The IRS, however, refused the plaintiff's requests for refund and, on December 11, 1998, it filed this lawsuit against the United States. By way of Amended Complaint filed on June 18, 1999, First Union joined Defendants Litton and Casagrande to this action. Mr. Litton has since settled the claims brought against him by First Union and the United States Government. First Union now moves to strike Mr. Casagrande's jury trial demand on the grounds that (1) Casagrande waived his right to a trial by jury in the Amended and Restated Loan Agreement of June 6, 1991; and (2) Casagrande is not entitled to a jury trial on the U.S. government's cross-claim against him under 26 U.S.C. § 6672 for payment of the unpaid taxes and penalties.*fn1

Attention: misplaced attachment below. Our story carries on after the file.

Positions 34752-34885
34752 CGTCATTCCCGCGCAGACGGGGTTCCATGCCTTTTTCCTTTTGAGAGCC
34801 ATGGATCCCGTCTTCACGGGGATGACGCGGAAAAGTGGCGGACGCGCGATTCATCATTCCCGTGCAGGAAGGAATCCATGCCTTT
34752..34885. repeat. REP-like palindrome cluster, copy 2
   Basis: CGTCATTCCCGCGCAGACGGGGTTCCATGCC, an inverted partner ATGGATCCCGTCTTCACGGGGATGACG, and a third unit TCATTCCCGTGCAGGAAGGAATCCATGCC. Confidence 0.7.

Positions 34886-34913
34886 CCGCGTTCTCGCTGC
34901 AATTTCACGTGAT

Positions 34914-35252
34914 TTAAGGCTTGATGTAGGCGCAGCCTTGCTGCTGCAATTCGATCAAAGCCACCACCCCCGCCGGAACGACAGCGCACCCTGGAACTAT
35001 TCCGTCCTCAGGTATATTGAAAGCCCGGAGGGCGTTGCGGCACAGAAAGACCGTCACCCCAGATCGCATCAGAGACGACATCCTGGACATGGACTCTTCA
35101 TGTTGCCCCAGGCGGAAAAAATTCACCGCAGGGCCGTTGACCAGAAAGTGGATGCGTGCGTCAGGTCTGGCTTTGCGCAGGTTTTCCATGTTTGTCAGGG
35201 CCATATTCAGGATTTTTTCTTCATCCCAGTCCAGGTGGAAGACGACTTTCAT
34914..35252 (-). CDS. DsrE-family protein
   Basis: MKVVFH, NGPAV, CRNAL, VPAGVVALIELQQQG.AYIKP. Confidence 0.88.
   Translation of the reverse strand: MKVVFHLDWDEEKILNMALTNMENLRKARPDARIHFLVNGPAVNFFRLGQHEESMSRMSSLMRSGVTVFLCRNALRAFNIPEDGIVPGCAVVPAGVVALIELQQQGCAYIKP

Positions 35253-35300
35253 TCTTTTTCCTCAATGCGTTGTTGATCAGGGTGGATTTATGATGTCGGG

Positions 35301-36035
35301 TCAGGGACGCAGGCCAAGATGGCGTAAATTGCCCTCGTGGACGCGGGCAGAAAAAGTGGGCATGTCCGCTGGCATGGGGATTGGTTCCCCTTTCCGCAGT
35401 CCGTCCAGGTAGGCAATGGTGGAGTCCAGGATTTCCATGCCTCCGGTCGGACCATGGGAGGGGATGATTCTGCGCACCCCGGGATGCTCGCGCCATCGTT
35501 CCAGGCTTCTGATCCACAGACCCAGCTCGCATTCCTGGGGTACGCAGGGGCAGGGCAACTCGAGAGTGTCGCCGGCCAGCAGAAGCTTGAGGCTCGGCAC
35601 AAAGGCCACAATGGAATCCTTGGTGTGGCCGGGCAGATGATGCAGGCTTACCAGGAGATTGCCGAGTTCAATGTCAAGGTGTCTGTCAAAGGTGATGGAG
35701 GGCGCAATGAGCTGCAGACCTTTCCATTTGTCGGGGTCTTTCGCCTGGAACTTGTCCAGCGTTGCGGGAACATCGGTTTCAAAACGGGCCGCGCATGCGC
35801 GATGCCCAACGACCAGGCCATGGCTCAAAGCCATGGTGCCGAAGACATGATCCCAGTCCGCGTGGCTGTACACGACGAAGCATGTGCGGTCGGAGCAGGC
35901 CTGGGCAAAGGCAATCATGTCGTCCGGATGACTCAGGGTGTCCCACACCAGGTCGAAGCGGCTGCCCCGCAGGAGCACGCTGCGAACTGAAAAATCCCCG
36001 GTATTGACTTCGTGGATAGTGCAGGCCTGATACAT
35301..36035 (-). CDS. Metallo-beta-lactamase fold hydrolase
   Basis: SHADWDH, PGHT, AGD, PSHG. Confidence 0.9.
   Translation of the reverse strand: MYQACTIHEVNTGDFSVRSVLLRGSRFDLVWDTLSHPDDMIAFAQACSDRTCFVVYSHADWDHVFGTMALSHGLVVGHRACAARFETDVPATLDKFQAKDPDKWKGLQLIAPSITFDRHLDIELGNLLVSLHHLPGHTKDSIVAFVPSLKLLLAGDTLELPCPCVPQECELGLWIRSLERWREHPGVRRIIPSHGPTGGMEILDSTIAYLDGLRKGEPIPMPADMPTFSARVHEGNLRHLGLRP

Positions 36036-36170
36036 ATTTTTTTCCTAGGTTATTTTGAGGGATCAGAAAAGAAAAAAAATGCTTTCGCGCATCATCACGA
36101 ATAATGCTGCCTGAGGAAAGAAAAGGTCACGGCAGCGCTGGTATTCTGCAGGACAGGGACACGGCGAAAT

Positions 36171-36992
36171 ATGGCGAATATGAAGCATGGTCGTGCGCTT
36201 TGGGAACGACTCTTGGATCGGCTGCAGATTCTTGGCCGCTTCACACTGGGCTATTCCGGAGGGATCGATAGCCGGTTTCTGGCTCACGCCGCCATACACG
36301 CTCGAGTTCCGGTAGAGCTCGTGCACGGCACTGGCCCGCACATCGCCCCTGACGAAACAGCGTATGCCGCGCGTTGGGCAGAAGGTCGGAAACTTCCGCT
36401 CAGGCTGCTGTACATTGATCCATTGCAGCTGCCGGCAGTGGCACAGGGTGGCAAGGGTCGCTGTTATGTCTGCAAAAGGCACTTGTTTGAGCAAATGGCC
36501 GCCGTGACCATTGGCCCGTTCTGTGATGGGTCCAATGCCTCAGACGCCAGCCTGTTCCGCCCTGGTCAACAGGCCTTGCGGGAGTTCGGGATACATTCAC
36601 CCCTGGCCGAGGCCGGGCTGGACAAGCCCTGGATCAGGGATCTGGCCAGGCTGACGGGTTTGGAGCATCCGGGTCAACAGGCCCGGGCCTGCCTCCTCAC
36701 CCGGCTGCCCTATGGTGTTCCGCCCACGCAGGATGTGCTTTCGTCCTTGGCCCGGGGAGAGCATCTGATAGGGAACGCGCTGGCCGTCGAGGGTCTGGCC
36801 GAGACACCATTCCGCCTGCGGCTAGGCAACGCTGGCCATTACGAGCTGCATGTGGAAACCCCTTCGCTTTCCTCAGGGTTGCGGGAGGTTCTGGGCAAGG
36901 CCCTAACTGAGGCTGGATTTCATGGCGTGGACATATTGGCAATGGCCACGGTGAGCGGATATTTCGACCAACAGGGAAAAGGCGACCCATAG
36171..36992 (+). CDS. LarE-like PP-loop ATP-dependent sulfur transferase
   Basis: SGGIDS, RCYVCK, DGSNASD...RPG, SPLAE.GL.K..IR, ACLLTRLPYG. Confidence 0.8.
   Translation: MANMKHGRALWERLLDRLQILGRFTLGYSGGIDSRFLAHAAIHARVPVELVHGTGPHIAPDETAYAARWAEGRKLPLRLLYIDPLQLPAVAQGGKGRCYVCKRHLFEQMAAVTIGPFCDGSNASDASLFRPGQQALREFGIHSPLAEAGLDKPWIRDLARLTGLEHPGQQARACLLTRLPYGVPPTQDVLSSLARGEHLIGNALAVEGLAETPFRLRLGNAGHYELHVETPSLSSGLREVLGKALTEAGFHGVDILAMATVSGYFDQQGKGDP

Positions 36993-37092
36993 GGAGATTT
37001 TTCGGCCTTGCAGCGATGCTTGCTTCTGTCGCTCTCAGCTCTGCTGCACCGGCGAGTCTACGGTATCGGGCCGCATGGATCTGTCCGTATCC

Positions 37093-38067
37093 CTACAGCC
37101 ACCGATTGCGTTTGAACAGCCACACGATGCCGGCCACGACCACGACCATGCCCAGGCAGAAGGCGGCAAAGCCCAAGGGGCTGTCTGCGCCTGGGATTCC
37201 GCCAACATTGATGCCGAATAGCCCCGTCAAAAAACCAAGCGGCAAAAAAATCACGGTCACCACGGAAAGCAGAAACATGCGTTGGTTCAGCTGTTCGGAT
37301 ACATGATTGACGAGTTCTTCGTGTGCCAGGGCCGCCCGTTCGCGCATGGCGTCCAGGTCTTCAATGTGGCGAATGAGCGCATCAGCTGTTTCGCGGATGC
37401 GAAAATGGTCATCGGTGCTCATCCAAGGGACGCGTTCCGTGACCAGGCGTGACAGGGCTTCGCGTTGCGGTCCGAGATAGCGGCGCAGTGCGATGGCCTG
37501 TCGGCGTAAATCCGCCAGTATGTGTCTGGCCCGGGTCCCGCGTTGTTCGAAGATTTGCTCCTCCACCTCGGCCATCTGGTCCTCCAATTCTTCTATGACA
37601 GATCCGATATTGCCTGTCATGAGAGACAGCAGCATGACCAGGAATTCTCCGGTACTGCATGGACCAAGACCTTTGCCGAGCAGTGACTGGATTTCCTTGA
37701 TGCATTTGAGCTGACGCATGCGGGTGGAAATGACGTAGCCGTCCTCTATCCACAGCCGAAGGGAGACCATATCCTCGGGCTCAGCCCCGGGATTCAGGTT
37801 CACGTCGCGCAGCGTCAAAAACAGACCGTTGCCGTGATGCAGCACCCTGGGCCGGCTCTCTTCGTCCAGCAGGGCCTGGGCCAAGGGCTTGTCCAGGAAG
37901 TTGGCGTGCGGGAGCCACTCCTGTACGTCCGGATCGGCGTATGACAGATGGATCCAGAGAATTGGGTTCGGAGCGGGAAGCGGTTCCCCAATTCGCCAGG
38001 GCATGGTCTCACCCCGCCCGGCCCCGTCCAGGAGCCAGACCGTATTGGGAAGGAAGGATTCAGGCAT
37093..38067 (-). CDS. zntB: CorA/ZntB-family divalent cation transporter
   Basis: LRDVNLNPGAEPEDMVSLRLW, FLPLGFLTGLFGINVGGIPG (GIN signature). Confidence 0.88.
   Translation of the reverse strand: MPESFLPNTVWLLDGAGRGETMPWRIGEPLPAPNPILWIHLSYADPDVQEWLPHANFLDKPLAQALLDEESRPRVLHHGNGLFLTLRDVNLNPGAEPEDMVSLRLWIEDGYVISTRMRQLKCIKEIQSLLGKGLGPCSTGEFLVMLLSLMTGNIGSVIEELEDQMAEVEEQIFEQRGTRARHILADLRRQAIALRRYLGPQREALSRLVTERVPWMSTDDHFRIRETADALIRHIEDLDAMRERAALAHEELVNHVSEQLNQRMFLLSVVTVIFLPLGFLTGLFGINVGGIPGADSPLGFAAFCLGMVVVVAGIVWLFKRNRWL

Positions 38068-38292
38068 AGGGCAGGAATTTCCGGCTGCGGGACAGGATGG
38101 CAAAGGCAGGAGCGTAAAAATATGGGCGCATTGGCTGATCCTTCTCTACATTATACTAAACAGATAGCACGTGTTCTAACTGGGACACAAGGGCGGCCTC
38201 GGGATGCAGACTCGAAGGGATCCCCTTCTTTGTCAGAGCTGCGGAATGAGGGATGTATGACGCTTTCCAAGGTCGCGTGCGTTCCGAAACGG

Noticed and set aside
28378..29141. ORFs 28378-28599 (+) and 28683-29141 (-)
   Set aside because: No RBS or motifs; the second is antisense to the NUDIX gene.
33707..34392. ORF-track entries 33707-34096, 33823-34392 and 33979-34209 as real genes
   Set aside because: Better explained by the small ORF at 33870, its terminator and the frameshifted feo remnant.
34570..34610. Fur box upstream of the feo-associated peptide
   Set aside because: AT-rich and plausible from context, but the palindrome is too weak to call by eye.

Discussion

As a general rule, the right to a jury trial is protected by the Seventh Amendment when the claim is a legal one, but not if it is equitable and the right to a jury trial in the federal courts is to be determined as a matter of federal law in diversity as well as in other actions. Simler v. Conner, 372 U.S. 221, 222, 83 S.Ct. 609, 610, 9 L.Ed.2d 691 (1963); Pappas v. Unum Life Insurance Company, 2000 WL 1137730, **2-3, 2000 U.S. Dist. LEXIS 11308, *6-7 (E.D.Pa. 2000), citing Hatco Corporation v. W.R. Grace & Co., 59 F.3d 400, 411 (3d Cir. 1995). Thus, the right to a jury trial in federal court, regardless of whether the claim arises under state law, presents a question of federal law. In Re City of Philadelphia Litigation, 158 F.3d 723, 726 (3d Cir. 1998). See Also: Cooper Labs., Inc. v. International Surplus Lines Insurance Co., 802 F.2d 667, 671 (3d Cir. 1986). The federal policy favoring jury trials is of historic and continuing strength. Simler, supra.